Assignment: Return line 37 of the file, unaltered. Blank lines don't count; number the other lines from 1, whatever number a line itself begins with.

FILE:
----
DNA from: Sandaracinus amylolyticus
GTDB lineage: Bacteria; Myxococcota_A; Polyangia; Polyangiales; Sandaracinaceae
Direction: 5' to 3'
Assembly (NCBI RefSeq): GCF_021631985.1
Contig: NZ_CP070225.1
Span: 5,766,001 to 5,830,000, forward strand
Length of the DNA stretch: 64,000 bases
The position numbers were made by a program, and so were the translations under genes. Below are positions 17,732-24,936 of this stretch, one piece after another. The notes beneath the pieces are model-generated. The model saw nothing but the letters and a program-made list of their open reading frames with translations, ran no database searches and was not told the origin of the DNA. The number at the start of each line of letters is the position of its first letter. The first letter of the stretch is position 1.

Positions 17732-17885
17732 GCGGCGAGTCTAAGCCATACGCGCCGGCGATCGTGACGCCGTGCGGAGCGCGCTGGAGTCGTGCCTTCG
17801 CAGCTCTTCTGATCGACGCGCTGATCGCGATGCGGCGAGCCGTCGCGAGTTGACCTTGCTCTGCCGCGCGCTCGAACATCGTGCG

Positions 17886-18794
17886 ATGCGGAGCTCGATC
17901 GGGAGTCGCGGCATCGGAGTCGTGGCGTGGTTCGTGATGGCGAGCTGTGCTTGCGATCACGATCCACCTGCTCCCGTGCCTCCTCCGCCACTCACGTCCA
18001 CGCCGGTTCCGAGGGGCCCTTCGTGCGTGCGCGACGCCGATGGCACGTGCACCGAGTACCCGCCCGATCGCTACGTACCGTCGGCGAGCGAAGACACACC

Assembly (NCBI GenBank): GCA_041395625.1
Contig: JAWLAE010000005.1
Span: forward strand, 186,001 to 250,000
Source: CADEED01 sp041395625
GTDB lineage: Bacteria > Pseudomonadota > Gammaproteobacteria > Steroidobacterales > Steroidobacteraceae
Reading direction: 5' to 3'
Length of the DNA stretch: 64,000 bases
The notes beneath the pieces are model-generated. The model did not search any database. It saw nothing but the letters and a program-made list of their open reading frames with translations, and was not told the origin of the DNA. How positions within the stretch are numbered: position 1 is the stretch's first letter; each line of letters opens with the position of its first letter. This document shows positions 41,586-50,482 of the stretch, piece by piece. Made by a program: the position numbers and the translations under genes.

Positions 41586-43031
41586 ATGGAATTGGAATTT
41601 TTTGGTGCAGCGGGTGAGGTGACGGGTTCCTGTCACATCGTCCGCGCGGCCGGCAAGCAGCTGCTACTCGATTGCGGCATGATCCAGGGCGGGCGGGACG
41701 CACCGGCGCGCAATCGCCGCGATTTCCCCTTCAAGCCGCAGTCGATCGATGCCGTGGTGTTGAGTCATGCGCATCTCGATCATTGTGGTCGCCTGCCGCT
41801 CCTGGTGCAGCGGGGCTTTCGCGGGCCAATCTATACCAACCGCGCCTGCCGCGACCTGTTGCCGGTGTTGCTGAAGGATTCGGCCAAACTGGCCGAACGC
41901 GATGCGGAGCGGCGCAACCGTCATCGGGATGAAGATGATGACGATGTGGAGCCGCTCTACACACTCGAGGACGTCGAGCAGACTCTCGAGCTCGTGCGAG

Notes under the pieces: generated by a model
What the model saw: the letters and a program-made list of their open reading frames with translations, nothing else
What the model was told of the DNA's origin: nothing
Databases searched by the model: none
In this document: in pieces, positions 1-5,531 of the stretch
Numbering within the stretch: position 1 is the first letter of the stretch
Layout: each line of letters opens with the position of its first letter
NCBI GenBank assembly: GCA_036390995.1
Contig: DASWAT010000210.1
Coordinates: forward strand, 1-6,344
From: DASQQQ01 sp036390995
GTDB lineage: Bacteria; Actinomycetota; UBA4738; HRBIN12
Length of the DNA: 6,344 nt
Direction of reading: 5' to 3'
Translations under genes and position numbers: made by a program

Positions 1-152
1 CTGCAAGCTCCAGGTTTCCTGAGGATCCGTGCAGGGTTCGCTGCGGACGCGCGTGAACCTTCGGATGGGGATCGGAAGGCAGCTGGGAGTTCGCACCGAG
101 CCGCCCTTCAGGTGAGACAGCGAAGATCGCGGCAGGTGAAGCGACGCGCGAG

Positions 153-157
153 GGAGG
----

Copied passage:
NCBI GenBank assembly: GCA_036390995.1